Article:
Fault Lines
19 February 2019
edwards revenge

Miami Cop’s Vengeance Scheme Results in No Jail Time

Outside of the parenting context, it’s no secret that women tend to get lighter sentences than men. And outside of all context, it’s no secret a badge does a lot to insulate its wearer from criminal liability and mitigate the sentence when the hammer comes down. So what happens when a cop manages to violate every norm of decency while seeking revenge on her husband?

Not much.

Saintamen Edwards was an officer with the Miami-Dade Police Department who had a grudge against her husband. It’s not clear what the dispute was—whether she resented his eating crackers in the bed or he’d slept with her entire extended family—but she decided to use her position at a desk job to make his life hell.

Edwards called down to a shoe store where her significant other worked and pretended to be an Officer “Diann Mich.” Officer Mich explained that she was concerned that the target of her vengeance was selling fake shoes to customers and it was adversely affecting the store’s business. Then she fabricated a couple of police reports and e-mailed them to the store’s manager, telling him “not to discuss an open criminal investigation.”

Unfortunately for Edwards, the store’s manager had a son who had gone to law school. The son took a quick look at the reports and figured they weren’t like anything a competent officer would have produced. It’s clear this son wasn’t a criminal lawyer, or his standards would have been lower. In any case, he soon called down to figure out who was in charge of the investigation, which led to an internal affairs detective getting involved.

It wasn’t long before the detective figured out that Edwards had showed up to work in workout clothes at the exact moment that the e-mails were sent, and it was off and away to a swift firing and a criminal investigation.

So far, the story is actually a pretty stirring recommendation for the criminal justice system. Edwards attempted to frame her husband, someone actually investigated her misconduct, and there were nearly immediate consequences, rather than the extended vacation and circling of the wagons that have accompanied some other police misconduct cases.

If this was how things worked in most cases, people would probably have a lot more faith in police as an institution. Or at least, the 24% of people who don’t report having a “great deal” of respect for police in the midst of a sudden public surge of support.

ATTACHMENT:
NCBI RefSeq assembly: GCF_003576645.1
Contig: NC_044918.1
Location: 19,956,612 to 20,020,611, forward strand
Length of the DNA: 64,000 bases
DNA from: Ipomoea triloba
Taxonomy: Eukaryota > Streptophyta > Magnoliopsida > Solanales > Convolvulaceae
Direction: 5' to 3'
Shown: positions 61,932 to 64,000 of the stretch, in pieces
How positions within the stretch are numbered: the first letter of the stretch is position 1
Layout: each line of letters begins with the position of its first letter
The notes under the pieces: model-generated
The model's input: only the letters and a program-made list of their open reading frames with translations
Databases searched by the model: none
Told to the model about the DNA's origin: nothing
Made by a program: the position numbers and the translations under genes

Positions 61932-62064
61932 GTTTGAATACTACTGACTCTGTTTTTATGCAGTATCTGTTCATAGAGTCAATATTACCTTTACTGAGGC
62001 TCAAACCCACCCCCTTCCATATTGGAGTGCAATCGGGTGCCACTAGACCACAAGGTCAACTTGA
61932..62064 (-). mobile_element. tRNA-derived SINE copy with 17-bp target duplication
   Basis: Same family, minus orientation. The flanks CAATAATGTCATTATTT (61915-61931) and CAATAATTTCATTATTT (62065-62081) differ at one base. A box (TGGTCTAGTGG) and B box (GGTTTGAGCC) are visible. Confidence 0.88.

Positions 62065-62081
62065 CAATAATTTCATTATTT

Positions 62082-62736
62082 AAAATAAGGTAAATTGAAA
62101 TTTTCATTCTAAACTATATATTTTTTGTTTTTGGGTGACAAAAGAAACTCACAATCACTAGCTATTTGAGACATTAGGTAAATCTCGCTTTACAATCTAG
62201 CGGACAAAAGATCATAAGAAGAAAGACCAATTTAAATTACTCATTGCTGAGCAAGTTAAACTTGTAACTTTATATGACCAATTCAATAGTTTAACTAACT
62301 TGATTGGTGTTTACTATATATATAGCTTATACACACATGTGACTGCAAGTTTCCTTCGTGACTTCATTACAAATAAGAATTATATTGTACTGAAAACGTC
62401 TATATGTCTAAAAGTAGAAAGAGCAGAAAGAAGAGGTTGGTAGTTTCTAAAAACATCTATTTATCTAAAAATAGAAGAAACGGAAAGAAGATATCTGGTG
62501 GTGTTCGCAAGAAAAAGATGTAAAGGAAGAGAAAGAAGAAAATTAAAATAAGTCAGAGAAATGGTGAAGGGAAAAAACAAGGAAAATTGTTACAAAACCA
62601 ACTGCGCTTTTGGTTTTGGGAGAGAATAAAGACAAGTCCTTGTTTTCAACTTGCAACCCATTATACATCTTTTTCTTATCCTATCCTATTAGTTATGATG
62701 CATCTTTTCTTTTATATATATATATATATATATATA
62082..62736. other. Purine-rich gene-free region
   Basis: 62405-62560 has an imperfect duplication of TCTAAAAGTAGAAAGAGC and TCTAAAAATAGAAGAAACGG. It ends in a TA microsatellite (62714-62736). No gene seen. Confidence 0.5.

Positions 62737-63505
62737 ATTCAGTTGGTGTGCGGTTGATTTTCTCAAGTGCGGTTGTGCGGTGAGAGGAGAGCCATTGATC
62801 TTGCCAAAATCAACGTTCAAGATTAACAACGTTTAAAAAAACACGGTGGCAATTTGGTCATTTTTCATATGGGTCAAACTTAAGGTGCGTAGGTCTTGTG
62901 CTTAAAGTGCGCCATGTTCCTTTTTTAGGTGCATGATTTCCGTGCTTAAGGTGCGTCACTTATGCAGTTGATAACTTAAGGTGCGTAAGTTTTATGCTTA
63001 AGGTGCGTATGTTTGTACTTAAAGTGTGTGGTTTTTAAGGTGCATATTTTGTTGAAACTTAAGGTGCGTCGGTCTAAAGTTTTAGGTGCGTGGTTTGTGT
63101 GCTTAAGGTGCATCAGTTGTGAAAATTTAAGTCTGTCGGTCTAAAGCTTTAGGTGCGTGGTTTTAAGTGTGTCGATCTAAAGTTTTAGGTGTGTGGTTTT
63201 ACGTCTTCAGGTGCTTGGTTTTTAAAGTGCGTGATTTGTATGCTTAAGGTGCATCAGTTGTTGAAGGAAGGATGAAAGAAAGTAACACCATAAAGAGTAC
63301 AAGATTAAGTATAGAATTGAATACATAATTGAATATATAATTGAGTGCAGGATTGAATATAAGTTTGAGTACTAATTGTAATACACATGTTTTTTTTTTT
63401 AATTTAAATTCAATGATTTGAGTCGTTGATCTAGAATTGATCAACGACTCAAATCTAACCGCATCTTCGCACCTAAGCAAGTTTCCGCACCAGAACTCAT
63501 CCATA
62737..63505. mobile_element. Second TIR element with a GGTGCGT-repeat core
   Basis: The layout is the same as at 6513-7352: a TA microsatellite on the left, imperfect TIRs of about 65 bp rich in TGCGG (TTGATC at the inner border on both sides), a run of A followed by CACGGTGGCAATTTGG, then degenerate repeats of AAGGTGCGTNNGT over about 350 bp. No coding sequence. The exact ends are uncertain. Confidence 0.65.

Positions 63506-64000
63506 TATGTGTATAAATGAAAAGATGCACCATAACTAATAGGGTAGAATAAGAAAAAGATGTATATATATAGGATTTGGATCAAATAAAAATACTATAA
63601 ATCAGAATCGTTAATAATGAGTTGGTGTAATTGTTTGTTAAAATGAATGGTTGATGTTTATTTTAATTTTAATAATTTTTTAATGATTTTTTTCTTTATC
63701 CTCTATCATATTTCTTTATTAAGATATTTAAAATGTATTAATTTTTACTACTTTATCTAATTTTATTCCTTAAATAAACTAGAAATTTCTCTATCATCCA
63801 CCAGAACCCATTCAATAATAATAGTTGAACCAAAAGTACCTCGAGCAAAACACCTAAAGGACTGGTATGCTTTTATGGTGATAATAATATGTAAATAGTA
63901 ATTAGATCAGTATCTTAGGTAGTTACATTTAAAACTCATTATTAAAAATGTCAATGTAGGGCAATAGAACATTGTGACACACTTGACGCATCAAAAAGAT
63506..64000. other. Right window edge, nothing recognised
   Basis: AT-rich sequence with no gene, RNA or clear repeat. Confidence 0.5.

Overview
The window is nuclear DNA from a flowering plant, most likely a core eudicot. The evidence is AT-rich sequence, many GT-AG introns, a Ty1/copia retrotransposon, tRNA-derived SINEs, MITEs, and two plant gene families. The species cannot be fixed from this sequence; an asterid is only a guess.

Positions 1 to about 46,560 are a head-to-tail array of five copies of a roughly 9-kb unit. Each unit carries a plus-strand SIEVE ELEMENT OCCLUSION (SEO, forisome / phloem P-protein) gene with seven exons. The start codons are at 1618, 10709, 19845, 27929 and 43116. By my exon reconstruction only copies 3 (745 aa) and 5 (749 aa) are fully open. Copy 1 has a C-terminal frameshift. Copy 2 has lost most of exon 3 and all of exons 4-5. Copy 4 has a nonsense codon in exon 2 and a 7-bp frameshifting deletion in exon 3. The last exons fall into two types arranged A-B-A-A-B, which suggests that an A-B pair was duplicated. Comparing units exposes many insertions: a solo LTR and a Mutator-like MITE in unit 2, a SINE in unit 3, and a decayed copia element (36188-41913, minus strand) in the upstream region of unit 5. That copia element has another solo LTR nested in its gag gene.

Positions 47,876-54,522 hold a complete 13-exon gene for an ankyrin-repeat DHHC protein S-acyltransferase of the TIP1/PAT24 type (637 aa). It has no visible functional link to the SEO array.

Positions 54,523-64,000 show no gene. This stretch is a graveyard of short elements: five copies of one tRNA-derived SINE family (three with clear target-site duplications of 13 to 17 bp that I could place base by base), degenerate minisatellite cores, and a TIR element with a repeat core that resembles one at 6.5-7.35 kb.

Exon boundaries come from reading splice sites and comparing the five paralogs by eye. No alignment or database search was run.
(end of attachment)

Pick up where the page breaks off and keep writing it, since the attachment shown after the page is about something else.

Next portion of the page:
Edwards received a jury trial and was convicted, even though she claimed that she had been at the gynecologist on the day that the fraudulent e-mails were sent. Investigators subpoenaed her medical records shortly afterward and showed that she hadn’t been at the doctor that day.

So imagine, for a moment, the typical sentence for a person who committed these crimes. Someone who not only impersonated a police officer to get someone in trouble and falsified police reports, but then was caught lying under oath about it to get out of trouble. Imagine the number of years that person might get to “send a message.”

Now halve that sentence. Halve it again. Add three. Take a breather, you’ve put in some serious thinking. Maybe grab a snack? Now get a calculator. Multiply by zero. Saintamen Edwards got straight probation. Four years. The potential penalty had been ten years in prison.

And the prosecutor wasn’t even disappointed by much. She’d asked for 60 days in jail. The same penalty that Arnold Abbott faced for feeding the homeless without a permit in Fort Lauderdale. A penalty that many face long before they’ve even had a chance to get to trial, because they haven’t made bond.

It’s not that the sentence was senseless. The crime was likely a one-off and Edwards didn’t seem to have any significant criminal history. And Edwards had a daughter to take care of now that her husband had left the city—a daughter who would likely really suffer in her absence.

So mercy wasn’t a crazy option. It’s just an option that it’s hard to imagine being extended to others. An ordinary person who went to trial with no real defense and then provably lied under oath would probably get the hammer. A person who abused a position of trust would expect to receive an even heftier sentence.

This is always the double bind when pointing out excessively lenient sentences. Defense attorneys don’t long for a world where everyone gets hammered, but it would be nice to see folks getting hammered equally, or mercy in equal measure. Saintamen Edwards will spend the next 60 days caring for her daughter, and it’s hard to be too resentful of that. But would it be too much to hope for a world where everyone got the benefit of that doubt?

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